Food waste is currently managed through a range of systems. Larger scale municipal methods include: council food waste collection and composting using ‘in-vessel’ composting, ‘open windrow’ composting, or ‘anaerobic digestion’. A variety of popular smaller-scale domestic composting methods have been developed also. Each method has its advantages and disadvantages depending on where you want to compost, how much space you have available, the amount of compost you would like to make, the cost of buying or making the composter, and the time you have available to maintain or harvest your compost.
Open windrow composting is used for processing garden waste (such as grass cuttings, pruning, and leaves) in either an open-air environment or within large covered areas where the material can break down in the presence of oxygen.
Open windrow composting can process large volumes of green or garden waste.
- Can process a large volume of mixed organic waste.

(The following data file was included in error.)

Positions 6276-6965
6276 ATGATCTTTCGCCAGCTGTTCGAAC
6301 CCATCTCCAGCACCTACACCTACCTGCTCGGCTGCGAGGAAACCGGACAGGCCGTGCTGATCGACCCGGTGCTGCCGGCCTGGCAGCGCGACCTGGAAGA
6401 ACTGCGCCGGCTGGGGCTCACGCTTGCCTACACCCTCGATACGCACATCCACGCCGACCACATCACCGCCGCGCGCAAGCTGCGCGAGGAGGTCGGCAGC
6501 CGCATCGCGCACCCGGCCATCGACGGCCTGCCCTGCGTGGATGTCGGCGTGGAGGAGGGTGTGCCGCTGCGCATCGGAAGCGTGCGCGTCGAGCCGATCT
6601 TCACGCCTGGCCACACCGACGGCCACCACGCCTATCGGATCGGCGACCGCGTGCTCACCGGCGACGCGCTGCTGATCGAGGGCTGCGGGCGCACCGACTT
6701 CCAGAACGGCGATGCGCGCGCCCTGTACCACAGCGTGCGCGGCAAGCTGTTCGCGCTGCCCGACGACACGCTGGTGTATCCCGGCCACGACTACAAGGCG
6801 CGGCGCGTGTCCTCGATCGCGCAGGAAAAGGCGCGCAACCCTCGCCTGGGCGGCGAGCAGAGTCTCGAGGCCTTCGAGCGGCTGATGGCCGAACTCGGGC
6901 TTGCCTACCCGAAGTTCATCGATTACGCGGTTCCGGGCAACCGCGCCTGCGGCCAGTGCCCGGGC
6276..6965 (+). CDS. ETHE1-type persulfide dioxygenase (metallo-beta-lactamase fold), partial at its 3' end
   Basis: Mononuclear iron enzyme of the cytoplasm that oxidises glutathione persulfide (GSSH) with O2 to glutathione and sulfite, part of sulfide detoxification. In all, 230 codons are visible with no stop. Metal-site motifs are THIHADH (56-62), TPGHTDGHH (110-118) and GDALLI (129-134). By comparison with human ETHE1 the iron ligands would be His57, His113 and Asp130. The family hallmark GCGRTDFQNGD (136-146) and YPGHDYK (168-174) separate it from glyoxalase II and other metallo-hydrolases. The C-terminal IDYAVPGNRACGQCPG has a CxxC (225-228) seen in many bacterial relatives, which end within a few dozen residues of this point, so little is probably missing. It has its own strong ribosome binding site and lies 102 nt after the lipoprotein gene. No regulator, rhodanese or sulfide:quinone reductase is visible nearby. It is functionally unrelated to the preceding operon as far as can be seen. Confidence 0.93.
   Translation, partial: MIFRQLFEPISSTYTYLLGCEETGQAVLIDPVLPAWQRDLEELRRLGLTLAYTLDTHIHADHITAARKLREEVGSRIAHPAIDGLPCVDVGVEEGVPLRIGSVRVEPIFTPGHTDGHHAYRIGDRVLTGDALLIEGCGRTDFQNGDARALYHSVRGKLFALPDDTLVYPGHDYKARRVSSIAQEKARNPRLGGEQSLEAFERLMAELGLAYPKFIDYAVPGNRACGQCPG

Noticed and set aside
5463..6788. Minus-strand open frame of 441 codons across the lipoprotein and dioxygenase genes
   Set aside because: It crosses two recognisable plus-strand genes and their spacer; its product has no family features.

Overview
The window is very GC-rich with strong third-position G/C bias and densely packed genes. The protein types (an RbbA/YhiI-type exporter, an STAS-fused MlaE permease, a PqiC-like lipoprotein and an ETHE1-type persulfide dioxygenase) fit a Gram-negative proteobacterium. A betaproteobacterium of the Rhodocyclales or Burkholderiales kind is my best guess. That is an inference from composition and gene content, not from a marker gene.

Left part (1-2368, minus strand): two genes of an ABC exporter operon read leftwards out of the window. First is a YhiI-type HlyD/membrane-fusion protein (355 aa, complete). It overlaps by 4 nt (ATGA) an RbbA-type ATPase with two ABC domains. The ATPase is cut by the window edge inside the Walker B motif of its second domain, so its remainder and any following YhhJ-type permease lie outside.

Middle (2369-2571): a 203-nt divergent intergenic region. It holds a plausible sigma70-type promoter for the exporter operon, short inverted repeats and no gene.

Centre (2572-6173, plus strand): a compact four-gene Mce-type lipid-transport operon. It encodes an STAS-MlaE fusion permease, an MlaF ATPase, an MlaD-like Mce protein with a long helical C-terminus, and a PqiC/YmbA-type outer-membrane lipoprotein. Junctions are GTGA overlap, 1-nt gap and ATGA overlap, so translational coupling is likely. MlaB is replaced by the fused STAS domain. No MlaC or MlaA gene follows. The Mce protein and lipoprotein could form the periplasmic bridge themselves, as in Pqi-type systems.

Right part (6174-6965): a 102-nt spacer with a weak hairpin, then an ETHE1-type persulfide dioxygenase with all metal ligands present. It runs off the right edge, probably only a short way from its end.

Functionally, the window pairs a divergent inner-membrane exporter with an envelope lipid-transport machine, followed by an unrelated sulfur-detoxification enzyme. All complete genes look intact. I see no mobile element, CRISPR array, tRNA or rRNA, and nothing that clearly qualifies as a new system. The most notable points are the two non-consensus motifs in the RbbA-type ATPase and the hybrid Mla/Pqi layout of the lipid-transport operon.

- The processing of all animal by-products, including municipal kitchen waste, must comply with the ABPR (Animal By-Products Regulations, introduced in 2003).
- Organic waste arrives at an anearobic digestor facility and is screened for contaminants. A wide range of organic waste can be processed, including food and green waste, animal slurries, and sewage.
- The organic waste it then treated to ensure a smooth fluid consistency in preparation for transfer to a digestion unit. Digestion units run at either mesophilic (around 20–45℃) or thermophilic (around 50–60℃) temperature ranges depending on the type of microorganisms present.
- Once in the digestion unit, the organic waste undergoes several processes of decomposition, including hydrolysis, acidogenesis, acetogenesis, and methanogenesis. The resulting by-products are methane biogas, which can be supplied to the grid or converted to biofuel, and a concentrated nutrient-rich fertiliser called digestate.
- AD can process a wide range of organic material.
- Biogas and digestate, two useful by-products of AD, can be harvested from the process.